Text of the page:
A recent case raised an interesting issue regarding the relationship between English law, which suggested there was no apparent bias, and the International Bar Association Guidelines on Conflicts of Interest in International Arbitration, which suggested there was apparent bias.
In W Limited v M SDN BHD , Mr Justice Knowles determined that there was no apparent bias arising from the connection between a sole arbitrator’s law firm and a company within the same corporate structure as the defendant. The case raises an interesting issue regarding the relationship between English law (which suggested there was no apparent bias) and the International Bar Association Guidelines on Conflicts of Interest in International Arbitration (the IBA Guidelines) (which suggested there was apparent bias). It also reminds users of arbitration about the potential for challenges at court postaward.
The claimant challenged an arbitration award pursuant to section 68(2) of the Arbitration Act 1996, alleging serious irregularity on the basis of apparent bias and a conflict of interest.
The sole arbitrator was a partner in a Canadian law firm. The law firm did work for a company (Q) that was bought by a parent company whose subsidiaries included the defendant. The defendant was, therefore, the sister company of a client of the law firm whose partner was the arbitrator in the matter at the relevant time.
There was no question of actual bias. The arbitrator did not know that his firm was doing work for Q and asserted that he would have disclosed that information had he known. He did no work himself for Q (although his firm did), and the firm did not advise the defendant or the common parent of Q and the defendant.
The arbitrator had performed conflict checks and provided disclosures on other (nonmaterial) issues. The conflict checks simply had not picked up this relationship. Further, he played no active part in the firm’s partnership, had not attended partnership meetings for a number of years, and considered himself a sole practitioner with access to the resources that a law firm can provide.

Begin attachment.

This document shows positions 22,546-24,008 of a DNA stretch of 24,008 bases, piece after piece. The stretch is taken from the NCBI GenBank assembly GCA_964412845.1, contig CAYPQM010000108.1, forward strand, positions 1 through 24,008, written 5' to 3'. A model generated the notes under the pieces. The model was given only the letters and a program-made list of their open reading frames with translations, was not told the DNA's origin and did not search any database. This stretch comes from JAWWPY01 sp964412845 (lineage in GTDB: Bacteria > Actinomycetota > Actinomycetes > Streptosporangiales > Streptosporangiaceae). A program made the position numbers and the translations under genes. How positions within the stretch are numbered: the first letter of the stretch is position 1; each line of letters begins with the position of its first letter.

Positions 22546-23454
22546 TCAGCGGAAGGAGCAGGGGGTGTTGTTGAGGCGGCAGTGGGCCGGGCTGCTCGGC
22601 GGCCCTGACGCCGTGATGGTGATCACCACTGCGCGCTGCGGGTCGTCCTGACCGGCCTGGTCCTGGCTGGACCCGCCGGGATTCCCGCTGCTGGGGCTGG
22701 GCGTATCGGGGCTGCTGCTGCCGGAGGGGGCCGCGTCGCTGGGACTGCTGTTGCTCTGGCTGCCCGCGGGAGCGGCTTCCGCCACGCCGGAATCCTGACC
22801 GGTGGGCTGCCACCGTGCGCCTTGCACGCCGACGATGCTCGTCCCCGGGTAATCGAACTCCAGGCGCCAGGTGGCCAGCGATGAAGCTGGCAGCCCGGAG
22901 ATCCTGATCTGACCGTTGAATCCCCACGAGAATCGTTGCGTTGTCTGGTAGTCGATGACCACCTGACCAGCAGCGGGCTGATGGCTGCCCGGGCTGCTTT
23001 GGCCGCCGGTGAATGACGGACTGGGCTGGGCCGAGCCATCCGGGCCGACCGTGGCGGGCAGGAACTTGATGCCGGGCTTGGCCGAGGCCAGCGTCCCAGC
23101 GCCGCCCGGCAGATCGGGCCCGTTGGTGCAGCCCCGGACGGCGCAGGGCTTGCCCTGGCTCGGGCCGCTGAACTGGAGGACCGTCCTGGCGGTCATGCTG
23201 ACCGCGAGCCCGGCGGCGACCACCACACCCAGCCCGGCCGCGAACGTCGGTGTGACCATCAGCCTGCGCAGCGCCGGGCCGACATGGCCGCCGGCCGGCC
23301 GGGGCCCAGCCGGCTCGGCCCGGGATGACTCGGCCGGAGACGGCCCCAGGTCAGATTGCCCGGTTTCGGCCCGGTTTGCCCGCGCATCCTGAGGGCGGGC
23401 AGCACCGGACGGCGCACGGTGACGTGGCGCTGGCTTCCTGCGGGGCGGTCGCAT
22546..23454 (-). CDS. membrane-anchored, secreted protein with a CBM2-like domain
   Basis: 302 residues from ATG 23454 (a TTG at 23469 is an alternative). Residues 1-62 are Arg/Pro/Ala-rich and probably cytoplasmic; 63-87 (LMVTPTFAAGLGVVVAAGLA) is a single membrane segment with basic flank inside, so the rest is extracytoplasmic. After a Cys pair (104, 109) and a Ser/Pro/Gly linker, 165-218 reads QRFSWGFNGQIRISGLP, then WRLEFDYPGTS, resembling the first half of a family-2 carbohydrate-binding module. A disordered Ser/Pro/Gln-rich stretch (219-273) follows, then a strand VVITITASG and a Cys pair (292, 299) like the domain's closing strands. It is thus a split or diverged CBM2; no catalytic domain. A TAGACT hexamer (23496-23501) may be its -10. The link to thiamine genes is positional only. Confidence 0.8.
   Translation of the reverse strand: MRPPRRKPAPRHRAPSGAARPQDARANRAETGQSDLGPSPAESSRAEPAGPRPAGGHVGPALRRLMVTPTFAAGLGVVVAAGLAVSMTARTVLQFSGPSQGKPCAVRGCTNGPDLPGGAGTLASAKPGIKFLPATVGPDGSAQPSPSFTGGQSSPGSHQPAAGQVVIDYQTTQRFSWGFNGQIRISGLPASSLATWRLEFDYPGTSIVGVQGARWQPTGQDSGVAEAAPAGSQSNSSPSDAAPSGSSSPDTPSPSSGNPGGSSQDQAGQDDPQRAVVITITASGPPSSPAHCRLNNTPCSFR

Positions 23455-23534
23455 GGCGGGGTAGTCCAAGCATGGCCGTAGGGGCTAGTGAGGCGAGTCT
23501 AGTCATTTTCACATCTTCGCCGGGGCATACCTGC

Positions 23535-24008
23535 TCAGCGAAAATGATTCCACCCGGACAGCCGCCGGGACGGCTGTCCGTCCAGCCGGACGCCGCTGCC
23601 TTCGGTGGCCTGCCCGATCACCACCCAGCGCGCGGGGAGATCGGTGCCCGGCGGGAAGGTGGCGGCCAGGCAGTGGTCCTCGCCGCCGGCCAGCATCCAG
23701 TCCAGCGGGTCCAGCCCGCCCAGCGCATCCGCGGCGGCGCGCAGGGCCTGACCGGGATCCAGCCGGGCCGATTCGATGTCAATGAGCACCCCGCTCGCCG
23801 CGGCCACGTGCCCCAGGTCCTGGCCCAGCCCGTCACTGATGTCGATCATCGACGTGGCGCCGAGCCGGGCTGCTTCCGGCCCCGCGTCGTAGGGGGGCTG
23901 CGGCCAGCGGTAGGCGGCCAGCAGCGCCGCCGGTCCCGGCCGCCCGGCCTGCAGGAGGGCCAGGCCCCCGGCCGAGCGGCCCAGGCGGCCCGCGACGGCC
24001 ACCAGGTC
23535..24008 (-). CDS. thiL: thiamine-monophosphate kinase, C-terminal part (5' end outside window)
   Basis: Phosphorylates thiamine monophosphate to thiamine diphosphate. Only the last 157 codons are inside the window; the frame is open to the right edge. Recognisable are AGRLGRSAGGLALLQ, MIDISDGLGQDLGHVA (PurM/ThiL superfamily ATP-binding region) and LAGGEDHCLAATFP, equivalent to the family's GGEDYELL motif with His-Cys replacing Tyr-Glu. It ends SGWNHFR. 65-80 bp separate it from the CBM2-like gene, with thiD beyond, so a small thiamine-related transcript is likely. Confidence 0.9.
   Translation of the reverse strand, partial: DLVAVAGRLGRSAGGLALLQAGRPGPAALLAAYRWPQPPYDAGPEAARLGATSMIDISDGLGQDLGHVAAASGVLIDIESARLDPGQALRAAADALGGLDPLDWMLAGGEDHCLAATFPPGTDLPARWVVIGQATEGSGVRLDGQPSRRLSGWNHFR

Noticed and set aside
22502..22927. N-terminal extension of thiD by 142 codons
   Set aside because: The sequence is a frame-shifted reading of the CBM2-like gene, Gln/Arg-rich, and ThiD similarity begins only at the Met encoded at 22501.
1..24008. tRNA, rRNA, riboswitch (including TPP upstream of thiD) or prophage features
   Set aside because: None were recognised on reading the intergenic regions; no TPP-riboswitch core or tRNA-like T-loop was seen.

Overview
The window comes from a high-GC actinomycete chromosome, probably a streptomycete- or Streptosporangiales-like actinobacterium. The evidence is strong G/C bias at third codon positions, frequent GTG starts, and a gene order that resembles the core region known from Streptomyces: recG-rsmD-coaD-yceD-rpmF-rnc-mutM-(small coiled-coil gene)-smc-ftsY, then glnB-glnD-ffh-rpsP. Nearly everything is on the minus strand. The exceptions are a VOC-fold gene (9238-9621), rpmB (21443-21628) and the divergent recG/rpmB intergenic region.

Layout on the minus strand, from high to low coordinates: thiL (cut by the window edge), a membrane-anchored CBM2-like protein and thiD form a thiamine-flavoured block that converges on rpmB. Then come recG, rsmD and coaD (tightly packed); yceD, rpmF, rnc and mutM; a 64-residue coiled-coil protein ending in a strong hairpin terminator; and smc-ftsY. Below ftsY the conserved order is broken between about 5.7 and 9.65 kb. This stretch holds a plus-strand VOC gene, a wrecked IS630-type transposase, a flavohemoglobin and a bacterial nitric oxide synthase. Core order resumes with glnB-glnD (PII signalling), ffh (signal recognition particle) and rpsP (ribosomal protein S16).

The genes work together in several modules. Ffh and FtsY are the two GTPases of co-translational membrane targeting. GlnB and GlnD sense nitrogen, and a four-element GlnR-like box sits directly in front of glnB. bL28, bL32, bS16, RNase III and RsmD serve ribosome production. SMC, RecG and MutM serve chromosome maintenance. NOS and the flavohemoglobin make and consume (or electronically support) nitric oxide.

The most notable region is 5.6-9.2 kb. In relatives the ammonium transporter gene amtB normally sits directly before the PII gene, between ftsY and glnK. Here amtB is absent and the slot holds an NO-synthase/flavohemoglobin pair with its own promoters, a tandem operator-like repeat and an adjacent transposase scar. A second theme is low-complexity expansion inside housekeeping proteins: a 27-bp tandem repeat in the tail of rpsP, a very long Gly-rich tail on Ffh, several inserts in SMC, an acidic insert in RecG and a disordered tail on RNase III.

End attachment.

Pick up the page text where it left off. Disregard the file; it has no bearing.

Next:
WAS THERE APPARENT BIAS?
Mr Justice Knowles quickly determined that there was no apparent bias on the basis of the facts and the English law test for apparent bias. The question was whether “a fair minded and informed observer, having considered the facts, would conclude that there was a real possibility that the tribunal was biased”.
Such an observer, considered Mr Justice Knowles, would have concluded that this was an arbitrator who did not know about the issue rather than one with doubtful credibility. The observer would not conclude that there was a real possibility of bias or lack of independence or impartiality.
IBA GUIDLINES—A DIFFERENT APPROACH?
Although Mr Justice Knowles was able to reach his conclusion “without hesitation”, he noted that the real uncertainty in this case came not from the English law, but from the IBA Guidelines.
Contrary to the position under English law, the situation under consideration in the present matter fell within the IBA Guidelines’ description of a conflict, namely:
The arbitrator or his or her firm regularly advises the party, or an affiliate of the party, and the arbitrator or his or her firm derives significant financial income therefrom (emphasis added).
Mr Justice Knowles noted that, although the IBA Guidelines were not binding on the English Court, they “make a distinguished contribution in the field of international arbitration”. Further, because the arbitration under consideration was international, he did not simply want to ignore the IBA Guidelines as not representing English law and move on.
Nonetheless, he found it hard to understand why the situation described in the IBA Guidelines would necessarily produce a conflict (as the IBA Guidelines suggested) and considered that it was a situation “classically appropriate for a case-specific judgment”. He concluded that the appropriate approach was to consider the IBA Guidelines and to explain why they were not yet correct. His initial conclusion that there was no apparent bias, therefore, was not changed by the IBA Guidelines.
A key advantage of an arbitration award (at least as far as the winning party is concerned) is the limited ability to challenge it. This case makes clear that challenges on the grounds of serious irregularity and bias are difficult to maintain, even where the challenge seemed to be supported by internationally respected and accepted guidelines.
That said, even an unsuccessful challenge will slow down enforcement. Parties inevitably rely in large part on the conflict systems of law firms and barristers when solicitors and barristers are appointed as arbitrators in parties’ matters. However, the parties themselves may be better placed to advise of potential conflicts. Although it will never be possible to eliminate potential challenges entirely, a party that is able to identify potential conflicts itself may avoid enforcement difficulties further down the line.